Iqbal had once rightly said, “The aura of Ram is a matter of pride for India/ Connoisseurs of harmony call him the Imam of India”. As an Indian Muslim who has followed the Ayodhya impasse closely, I am of the opinion that Muslims should offer the disputed land for the construction of the Ram temple. The community should make this sacrifice in the interests of the nation and the government should, in turn, assure them of the rebuilding of the mosque. This would heal the wound that has consumed so much of the nation’s time and resources. In Punjab, Sikhs have returned a mosque they had occupied for long to Muslims. Such gestures only improve relations between communities.
If we continue to follow the dictates of fundamentalists on either side, we might have to ban Amjad Ali Khan from playing the sarod or Bismillah Khan his shehnai. Is that possible' Will India be able to forget Begum Akhtar’s thumris or Meena Kumari’s sensuality' Or the teachings of Sufis'
India is a country of bewildering diversity. No single community can claim the entire credit for the richness of its cultural heritage and traditions. What is praiseworthy is that India has tried to maintain a semblance of unity. History, particularly, the years-long freedom movement against the British, has helped the process in no small measure.
However, this unity is on the verge of being destroyed by the clamours of people like Praveen Togadia and the Shahi Imam of Jama Masjid who recently called on Muslims to form their own party. But Muslims already have a party of their own, the Muslim League, which might be in a sorry plight today because Muslims in India are not bothered of such religious badges. Their secular credentials have been proved over the years in various elections when they have voted for mostly non-Muslim candidates. An exclusive party of Muslims will further marginalize them in India’s politics as they will be both distanced and distrusted.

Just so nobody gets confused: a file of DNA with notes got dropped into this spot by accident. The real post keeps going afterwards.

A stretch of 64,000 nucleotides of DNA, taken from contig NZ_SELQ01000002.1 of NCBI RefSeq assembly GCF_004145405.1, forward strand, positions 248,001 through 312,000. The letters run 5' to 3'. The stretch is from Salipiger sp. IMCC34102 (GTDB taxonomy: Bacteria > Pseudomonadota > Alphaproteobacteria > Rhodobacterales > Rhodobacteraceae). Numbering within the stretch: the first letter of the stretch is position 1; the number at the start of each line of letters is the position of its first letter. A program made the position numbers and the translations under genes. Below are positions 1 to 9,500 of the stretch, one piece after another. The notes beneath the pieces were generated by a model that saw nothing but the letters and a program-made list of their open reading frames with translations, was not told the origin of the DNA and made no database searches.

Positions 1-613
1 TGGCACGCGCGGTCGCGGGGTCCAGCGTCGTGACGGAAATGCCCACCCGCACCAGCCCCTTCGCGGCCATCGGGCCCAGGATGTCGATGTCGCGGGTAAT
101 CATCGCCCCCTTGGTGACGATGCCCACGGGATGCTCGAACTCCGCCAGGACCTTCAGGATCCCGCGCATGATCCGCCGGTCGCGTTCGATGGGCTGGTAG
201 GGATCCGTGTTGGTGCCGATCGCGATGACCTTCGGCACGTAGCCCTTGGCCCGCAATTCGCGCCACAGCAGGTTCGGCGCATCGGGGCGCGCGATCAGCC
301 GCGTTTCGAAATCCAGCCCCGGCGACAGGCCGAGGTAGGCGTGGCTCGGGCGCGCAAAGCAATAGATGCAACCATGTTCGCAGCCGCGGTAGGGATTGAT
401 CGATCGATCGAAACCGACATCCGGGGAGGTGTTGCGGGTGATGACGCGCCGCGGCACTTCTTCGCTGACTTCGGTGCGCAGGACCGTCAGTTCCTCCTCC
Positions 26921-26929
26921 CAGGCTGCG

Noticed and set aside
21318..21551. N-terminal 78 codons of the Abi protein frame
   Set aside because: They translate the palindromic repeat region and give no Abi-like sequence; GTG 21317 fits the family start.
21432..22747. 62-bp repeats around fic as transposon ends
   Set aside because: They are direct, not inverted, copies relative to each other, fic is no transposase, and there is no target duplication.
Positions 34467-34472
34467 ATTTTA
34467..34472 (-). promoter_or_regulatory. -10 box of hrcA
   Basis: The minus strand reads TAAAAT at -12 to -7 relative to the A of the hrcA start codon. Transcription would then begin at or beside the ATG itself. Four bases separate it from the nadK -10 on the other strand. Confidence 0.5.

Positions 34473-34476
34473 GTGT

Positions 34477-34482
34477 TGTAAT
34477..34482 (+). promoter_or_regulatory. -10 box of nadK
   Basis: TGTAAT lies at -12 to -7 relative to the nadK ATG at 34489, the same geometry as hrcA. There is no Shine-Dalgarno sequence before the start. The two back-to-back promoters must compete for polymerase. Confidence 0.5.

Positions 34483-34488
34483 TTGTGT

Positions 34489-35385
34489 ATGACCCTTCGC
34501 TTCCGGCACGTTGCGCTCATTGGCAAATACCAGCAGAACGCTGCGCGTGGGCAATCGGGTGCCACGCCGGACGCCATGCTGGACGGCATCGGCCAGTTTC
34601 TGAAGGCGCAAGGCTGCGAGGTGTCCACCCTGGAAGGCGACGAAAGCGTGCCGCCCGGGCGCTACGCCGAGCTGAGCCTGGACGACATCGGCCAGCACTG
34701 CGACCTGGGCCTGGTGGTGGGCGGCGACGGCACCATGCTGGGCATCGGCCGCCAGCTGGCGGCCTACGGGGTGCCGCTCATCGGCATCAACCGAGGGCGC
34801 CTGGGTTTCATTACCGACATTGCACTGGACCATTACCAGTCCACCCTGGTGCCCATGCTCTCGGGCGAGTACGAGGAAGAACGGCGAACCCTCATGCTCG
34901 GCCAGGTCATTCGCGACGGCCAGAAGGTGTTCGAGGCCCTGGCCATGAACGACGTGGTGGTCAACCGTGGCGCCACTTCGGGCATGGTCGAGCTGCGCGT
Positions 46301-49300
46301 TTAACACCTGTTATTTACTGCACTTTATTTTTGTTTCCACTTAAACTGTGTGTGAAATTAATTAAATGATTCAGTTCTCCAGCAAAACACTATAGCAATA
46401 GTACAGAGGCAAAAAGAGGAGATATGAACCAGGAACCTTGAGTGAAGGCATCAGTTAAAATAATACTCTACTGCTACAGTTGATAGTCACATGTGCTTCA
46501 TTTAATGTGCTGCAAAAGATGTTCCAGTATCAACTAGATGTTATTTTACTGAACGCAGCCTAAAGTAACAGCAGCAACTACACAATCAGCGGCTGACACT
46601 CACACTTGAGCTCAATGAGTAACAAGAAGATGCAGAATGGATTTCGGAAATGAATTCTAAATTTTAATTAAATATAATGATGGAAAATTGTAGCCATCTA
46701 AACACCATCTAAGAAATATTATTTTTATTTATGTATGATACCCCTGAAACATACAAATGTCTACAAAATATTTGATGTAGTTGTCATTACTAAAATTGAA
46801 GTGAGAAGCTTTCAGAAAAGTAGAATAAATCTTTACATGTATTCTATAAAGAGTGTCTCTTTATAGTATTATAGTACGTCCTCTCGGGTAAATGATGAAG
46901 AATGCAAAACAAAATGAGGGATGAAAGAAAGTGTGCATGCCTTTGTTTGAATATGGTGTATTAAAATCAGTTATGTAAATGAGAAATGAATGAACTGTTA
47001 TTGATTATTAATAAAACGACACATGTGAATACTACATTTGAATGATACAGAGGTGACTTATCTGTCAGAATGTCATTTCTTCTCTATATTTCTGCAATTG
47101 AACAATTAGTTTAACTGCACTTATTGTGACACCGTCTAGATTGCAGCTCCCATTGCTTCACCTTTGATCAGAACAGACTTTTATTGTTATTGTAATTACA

If there is anything that is going against the interests of the minority community it is the lack of requisite knowledge and a modernistic outlook on the part of the Muslim leadership. The rhetoric of the fundamentalists in the community will not win it parliamentary seats, but will further damage its position. They are already responsible for the image of Islam as a backward-looking religion. Irresponsible statements will send wrong signals to the rest of the Indian population.
The community also suffers from the opportunism of its leadership, both in and out of Parliament, which keeps crying at each step that the minority community is being denied of its rights. A section of people which keeps complaining of discrimination without working for its own uplift can never improve and will continue to be regarded as second rate citizenry.
The Muslim leadership today has lost both its voice and utility. Battered by populist rhetoric and the militancy of its myopic and ill-educated clerics, the community stands at the crossroads of progress. Muslims have to broaden their educational horizon. Being well-educated in the tenets of daily living as prescribed by the Islamic scriptures will hardly allow the young Indian Muslim to compete with his counterparts in other religious communities. The argument that religious education as propounded by the madrasahs will provide the daily bread sounds perfidious when the Quran propounds otherwise.
The way the rudderless Muslim leadership hoodwinked the community during the Babri Masjid impasse, should serve as a lesson to Muslims. But its incapacity has also acted as a catalyst in bringing people in cities and regions together. A Hindu in Calcutta has more in common with a Muslim in the city than a Hindu in Delhi. A positive gesture from the minority community will only further help in the normalization of relations with members of the majority community.